Dangers of Stereotypes in International Negotiations

The images of John Wayne- the cowboy and the samurai- the fierce warrior often are used as cultural stereotypes in discussions of international business negotiations. Such representatives almost always convey a grain of truth, an American cowboy kind of competitiveness versus a samurai kind of organizational (company) loyalty. One Dutch expert on international business negotiation argues, the best negotiators are the Japanese because they will spend days trying to get to know their opponents. The worst thing with the Americans is because they think everything works in foreign countries as it does in the USA. There are of course many Americans who are excellent international negotiators and some Japanese who are ineffective. The point is that negotiations are not conducted between national stereotypes, negotiations conducted between people and cultural factors often make huge differences.

Recall our discussion in the article on the cultural diversity within countries and consider its relevance to negotiation. For example, we might expect substantial differences in negotiation styles between the English speaking and French speaking Canadians. The gentle style of talk prevalent in the Americans Deep South is quite different from the faster speech patterns and pushiness more common in places like New York City. Experts tell us that negotiation styles differ across genders in America as well. Still others tell us that the urbane negotiation behaviors of Japanese bankers are very different from the relative aggressiveness of those in the retail industry in that country. Finally age and experience can also make important differences. The older Chinese executive with no experience dealing with foreigners is likely to behave quite differently from her young assistant with undergraduate and MBA degrees from American universities.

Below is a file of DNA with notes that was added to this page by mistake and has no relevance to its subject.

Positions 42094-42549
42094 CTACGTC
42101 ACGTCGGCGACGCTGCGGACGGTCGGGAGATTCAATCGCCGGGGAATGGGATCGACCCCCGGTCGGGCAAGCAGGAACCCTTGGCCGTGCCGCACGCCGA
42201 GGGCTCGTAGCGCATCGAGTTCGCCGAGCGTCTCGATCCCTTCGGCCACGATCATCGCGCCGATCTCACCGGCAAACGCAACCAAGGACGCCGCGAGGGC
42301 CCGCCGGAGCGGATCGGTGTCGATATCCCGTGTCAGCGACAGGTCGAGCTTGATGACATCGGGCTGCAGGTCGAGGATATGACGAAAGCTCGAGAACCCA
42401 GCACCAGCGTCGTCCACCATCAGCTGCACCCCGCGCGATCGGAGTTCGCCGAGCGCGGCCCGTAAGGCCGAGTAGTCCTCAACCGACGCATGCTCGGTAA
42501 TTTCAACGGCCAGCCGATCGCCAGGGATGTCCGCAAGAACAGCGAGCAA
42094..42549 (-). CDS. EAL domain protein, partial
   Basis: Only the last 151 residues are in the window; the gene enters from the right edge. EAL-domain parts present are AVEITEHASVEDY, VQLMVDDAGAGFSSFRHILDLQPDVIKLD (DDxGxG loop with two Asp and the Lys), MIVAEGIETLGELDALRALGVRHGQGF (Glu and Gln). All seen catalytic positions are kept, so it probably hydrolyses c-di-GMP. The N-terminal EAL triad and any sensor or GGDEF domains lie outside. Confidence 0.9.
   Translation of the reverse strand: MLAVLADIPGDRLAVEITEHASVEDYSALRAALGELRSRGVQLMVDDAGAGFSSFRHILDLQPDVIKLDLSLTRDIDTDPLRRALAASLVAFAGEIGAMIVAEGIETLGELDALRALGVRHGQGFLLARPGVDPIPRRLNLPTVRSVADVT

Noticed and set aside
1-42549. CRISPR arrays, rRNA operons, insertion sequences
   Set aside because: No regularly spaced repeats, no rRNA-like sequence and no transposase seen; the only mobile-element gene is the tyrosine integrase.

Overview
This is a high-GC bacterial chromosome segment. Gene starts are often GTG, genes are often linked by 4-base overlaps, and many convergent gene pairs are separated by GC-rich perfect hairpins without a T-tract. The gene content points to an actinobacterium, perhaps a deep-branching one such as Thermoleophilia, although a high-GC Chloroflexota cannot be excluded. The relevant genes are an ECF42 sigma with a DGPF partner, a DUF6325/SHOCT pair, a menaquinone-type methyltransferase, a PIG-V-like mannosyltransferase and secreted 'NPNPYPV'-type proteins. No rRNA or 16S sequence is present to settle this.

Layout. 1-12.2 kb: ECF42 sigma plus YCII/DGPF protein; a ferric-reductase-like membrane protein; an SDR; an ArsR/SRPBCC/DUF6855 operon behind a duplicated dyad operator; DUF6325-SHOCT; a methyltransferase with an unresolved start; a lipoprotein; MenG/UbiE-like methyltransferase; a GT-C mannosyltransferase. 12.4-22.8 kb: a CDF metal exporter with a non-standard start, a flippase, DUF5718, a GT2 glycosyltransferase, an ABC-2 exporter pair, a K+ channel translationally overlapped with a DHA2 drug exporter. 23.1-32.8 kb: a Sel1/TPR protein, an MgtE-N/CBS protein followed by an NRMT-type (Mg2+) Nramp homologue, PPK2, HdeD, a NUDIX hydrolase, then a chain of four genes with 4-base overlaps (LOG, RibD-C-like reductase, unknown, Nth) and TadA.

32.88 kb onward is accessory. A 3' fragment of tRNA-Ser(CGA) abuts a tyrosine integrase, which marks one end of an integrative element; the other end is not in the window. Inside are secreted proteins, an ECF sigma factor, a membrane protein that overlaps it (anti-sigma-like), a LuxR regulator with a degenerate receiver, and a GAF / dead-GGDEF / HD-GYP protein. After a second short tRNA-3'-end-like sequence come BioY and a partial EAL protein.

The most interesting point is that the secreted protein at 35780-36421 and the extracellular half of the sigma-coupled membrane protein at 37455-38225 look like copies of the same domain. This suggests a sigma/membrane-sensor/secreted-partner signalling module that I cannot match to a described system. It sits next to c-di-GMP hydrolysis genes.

The focus of this article is culture’s influence on International negotiation behavior. However, it should be clearly understood that individual personalities and background and a variety of situational factors also heavily influence behavior at the negotiation table and it is the manager’s responsibility to consider these factors. Remember companies and countries do not negotiate, people do. Consider the culture of your customers and business partners, but treat them as individuals.

The Pervasive Impact on negotiation behavior:

The primary part of this section is to demonstrate the extent of cultural differences in negotiation styles and how these differences can cause problems in international business negotiation. The material in this section is based on a systematic study of the topic over the last three decades in which the negotiation styles of more then 1,000 business people in 16 countries (19 cultures) were considered. The countries studied were Japan, Korea, Taiwan, China (Tianjin, Guangzhou and Hong Kong), the Philippines, Russia, Norway the Czech Republic, Germany, France , the United kingdom, Spain, Brazil, Mexico, Canada (English speaking and French speaking) and the United States. The countries were chosen because they constitute America’s most important present and future trading partners.

Looking broadly across the several cultures two important lessons stand out. The first is that regional generalizations very often are not correct. For example Japanese and Korean negotiation styles are quite similar in some ways but in other ways they could not be more different. The second lesson learned from this study is that Japan is an exceptional place: On almost every dimension of negotiation style considered the Japanese are on or near the end of the scale. Sometimes Americans are on the other end. But actually most of the time Americans are somewhere in the middle. The reader will see this evinced in the data presented in this section. The Japanese approach, however, is most distinct even sui generis.
Source: International Marketing